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International Urogynecology Journal

, Volume 29, Issue 10, pp 1435–1440 | Cite as

Functional pelvic floor anatomy in Nepali women attending a general gynaecology clinic

  • Friyan Turel
  • Delena Caagbay
  • Hans Peter Dietz
Original Article

Abstract

Introduction and hypothesis

Limited existing evidence suggests that there is a high prevalence of female pelvic organ prolapse (POP) amongst Nepali women. However, to date, no comprehensive assessment of pelvic floor functional anatomy has been undertaken in this population. Our study aimed to determine functional pelvic floor anatomy in Nepali women attending a general gynaecology clinic.

Methods

One hundred and twenty-nine consecutive women attending the clinic were offered an interview, clinical examination [International Continence Society Pelvic Organ Prolapse Quantification system (ICS/POP-Q)] and 4D translabial ultrasound (TLUS). Most presented with general gynaecological complaints. Five were excluded due to previous pelvic surgery, leaving 124.

Results

A POP-Q exam was possible in 123 women, of whom 29 (24%) were diagnosed with a significant cystocele, 50 (41%) significant uterine prolapse and seven (6%) significant posterior compartment prolapse. Evaluation of 4D TLUS data sets was possible in 120 women, of whom 25 (21%) had a significant cystocele, 45 (38%) significant uterine prolapse and ten (8%) significant descent of the rectal ampulla. In 13 cases, there was a rectocele with a mean depth of 14 (10–28) mm. Of 114 women in whom uterine position could be determined, 68 (60%) had a retroverted uterus associated with significant uterine prolapse (P 0.038).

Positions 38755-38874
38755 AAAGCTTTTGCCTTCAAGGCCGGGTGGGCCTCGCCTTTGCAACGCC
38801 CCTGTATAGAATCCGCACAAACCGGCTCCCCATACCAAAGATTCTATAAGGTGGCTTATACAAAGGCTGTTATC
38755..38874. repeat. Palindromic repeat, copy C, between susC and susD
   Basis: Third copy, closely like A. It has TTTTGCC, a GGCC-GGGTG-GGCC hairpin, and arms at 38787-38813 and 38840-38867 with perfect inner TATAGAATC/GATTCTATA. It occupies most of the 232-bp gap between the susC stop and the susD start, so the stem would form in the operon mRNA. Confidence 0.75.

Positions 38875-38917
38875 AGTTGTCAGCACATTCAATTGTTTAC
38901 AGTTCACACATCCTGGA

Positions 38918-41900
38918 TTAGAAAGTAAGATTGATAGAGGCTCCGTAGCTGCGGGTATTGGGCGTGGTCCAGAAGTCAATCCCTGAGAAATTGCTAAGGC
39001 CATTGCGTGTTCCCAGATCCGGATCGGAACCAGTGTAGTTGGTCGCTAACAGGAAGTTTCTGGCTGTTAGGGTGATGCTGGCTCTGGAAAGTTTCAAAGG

Conclusions

POP is common in Nepali women attending a general gynaecology clinic, with a high prevalence of uterine prolapse (40%). Uterine retroversion was seen in 60% and was associated with uterine prolapse. Patterns of POP in Nepal seem to be different from patterns observed in Western populations.

Keywords

Nepal Pelvic floor Pelvic organ prolapse Translabial ultrasound Uterine prolapse 

Abbreviations

ICS/POP-Q

International Continence Society, Pelvic Organ Prolapse Quantification system

TLUS

4D Translabial ultrasound

POP

Pelvic organ prolapse

VAS

Visual analogue scale

PFM

Pelvic floor muscle

PFMC

Pelvic floor muscle contraction

LAM

Levator ani muscle

EAS

External anal sphincter

SP

Symphysis pubis

COPD

Chronic obstructive pulmonary disease

Notes

Acknowledgements

The authors thank the women who participated in this study. We also thank staff at Kathmandu Model Hospital for their assistance and generosity with their limited space. We are especially grateful to Dr. Vishal Kumar Trivedi for excellent assistance during data collection.

Compliance with ethical standards

Conflict of interest

H.P. Dietz has received unrestricted educational grants from GE Medical. F. Turel and D. Caagbay have no conflict of interest to declare.

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Copyright information

© The International Urogynecological Association 2017

Authors and Affiliations

  • Friyan Turel
    • 1
  • Delena Caagbay
    • 2
  • Hans Peter Dietz
    • 1
  1. 1.Department of Obstetrics, Gynecology & Neonatology, Sydney Medical School NepeanThe University of SydneyKingswoodAustralia
  2. 2.The University of Sydney, AustraliaSydneyAustralia

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